Indian army trains dogs to sniff out coronavirus to cut down on screening time

Indian army trains dogs to sniff out coronavirus to cut down on screening time

India’s army has trained a pair of dogs to detect Covid-19 by sniffing samples of sweat and urine.

According to the Times of India, the dogs are being utilized for quick detection of Covid-19 to cut down time delays associated with regular diagnostic techniques.

Dogs are known for their powerful sense of smell and are sometimes used for detecting diseases, drugs and weapons.

The Army has trained two of its dogs, a Chippiparai (a sighthound from Tamil Nadu in southern India) and a Cocker Spaniel on specific biomarkers emanating from urine and sweat samples of Covid-19 positive patients.

A military dog sniffs urine samples during a demonstration (image: Adnan Abidi/Reuters)

Lt Col Surinder Saini, instructor at the Dog Training Facility of the Remount Veterinary Corps Centre in Meerut said the dogs are pioneering canines of not just the army but the entire country of India.

He added that this is the first time canines have been used for medical detection in India, a country known for its vast population of stray dogs.

The Cocker Spaniel, named Casper, and the Chippiparai, named Jaya, were trained last year then deployed at the Army’s transit camp in Delhi in November for the screening of transients moving to the operational areas through the transit camp.

For the purpose of training, positive and suspected samples were obtained from Military Hospital, Meerut Cantonment, and Netaji Subhash Chandra Bose Subharti Medical College, Meerut, according to the Hindustan Times. The dogs were trained to sit next to a sample kept in a container if it is positive for the virus, and move forward after sniffing if it is negative.

At least 3,000 samples have been screened so far. To date, 18 samples have been found positive by detection dogs.

Saini said their response time after detection is one second or less and the accuracy rate was more than 90%.

A soldier sits next to a dog during a Covid-19 detection demonstration (image: Reuters/Adnan Abidi)

According to army vets, a concerted effort was made to train the dogs to detect the volatilome (the entire set of volatile organic compounds (VOC) produced by an organism) of Covid-19 disease by comparatory method.

“From the trials and operational deployment, it has been inferred that Covid-19 volatile metabolic biomarkers are within the threshold limit of olfactory detection capability of trained dog and can help in quick and real-time detection of disease. Keeping in mind the success of the trial, more dogs have been incorporated in training for Covid-19 detection,” a statement from the army vets said.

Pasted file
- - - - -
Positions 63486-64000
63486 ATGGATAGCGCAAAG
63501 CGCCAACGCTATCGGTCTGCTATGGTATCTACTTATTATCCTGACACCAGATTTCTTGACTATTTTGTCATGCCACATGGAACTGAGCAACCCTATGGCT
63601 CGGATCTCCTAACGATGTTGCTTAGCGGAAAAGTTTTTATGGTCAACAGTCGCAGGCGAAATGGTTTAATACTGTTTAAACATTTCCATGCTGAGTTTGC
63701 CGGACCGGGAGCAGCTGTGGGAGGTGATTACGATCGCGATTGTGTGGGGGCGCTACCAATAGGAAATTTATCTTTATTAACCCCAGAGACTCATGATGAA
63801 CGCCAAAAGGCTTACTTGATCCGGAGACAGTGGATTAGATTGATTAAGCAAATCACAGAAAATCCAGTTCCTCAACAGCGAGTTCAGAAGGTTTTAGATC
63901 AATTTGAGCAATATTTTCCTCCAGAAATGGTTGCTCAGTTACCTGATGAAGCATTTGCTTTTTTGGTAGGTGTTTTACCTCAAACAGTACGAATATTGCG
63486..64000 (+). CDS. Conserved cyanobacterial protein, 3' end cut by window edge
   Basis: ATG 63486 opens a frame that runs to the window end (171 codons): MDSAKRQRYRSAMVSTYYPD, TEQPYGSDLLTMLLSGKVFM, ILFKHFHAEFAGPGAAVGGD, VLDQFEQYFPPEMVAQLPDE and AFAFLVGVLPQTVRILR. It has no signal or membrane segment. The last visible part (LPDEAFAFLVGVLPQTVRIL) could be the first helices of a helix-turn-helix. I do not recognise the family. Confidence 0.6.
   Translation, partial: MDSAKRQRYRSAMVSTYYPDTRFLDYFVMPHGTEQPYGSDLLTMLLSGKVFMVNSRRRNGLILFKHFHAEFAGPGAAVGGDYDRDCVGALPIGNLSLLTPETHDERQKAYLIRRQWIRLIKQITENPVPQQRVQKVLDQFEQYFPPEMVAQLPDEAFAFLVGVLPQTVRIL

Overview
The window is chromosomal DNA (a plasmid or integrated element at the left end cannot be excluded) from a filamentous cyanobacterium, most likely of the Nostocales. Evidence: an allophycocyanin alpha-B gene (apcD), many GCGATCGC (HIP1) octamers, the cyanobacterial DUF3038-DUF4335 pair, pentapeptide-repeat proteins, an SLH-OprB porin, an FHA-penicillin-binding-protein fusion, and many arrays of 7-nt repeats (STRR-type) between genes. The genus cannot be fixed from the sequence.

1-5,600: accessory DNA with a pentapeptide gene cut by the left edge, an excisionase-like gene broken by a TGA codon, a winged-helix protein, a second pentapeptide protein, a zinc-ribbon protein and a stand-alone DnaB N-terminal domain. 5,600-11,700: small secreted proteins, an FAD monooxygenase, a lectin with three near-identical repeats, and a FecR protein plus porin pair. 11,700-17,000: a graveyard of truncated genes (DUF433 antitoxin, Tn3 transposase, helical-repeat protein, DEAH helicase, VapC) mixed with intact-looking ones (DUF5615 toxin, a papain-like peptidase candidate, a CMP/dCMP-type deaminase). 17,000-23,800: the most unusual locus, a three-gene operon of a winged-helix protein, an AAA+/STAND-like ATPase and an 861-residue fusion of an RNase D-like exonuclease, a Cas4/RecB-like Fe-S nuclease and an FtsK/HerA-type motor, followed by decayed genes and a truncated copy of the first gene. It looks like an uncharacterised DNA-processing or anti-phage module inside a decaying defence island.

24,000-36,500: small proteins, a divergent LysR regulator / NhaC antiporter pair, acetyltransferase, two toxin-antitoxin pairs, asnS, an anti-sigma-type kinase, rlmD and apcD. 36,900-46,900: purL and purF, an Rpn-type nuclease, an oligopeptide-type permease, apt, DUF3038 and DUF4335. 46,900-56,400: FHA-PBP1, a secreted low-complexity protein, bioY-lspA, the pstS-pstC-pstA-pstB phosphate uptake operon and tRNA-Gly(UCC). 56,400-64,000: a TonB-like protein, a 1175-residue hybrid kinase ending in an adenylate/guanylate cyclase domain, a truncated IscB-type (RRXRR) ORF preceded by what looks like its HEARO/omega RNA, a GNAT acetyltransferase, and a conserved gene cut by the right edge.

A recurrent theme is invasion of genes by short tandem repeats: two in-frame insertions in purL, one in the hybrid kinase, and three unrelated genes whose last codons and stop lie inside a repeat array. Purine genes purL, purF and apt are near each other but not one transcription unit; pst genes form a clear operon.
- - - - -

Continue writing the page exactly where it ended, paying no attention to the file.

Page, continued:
Saini said that eight more dogs are undergoing training.

“The use of such canines in the detection of Covid-19 can assist in quick and real-time detection of the disease. The effort will turn out to be the part of detectable disease signatures, thereby paving the way forward for real-time detection of various medical diseases by use of trained medical detection dog,” a statement from the army vets said.

An official said the dogs are constantly monitored by their handlers and their body temperature is recorded in the morning and in the evening.

A military dog sniffs a urine sample during a demonstration (image: Reuters/Adnan Abidi)

Dogs have been a big part of the battle against Covid-19 across the world. In the UK, last year it was reported that dogs were being trained to sniff out the virus at airports.

Meanwhile Dubai International Airport began deploying police dogs for on-airport Covid-19 testing, which reportedly can produce results in minutes with 92% accuracy.

Other countries such as Chile have also trained and trialled dogs for sniffing out Covid-19 in humans.

In Finland, Covid-19 sniffer dogs began to work at Helsinki Airport in September for a pilot project that saw them attempt to sniff and identify infected passengers.

A German study published in July found that dogs with several days of training are capable of identifying people infected with Covid-19 while another study showed cogs can be trained to detect Covid-19 in humans by sniffing their sweat.

An army soldier walks a military dog during a demonstration to sniff sweat samples in order to detect Covid-19 (image: Reuters/ Adnan Abidi)

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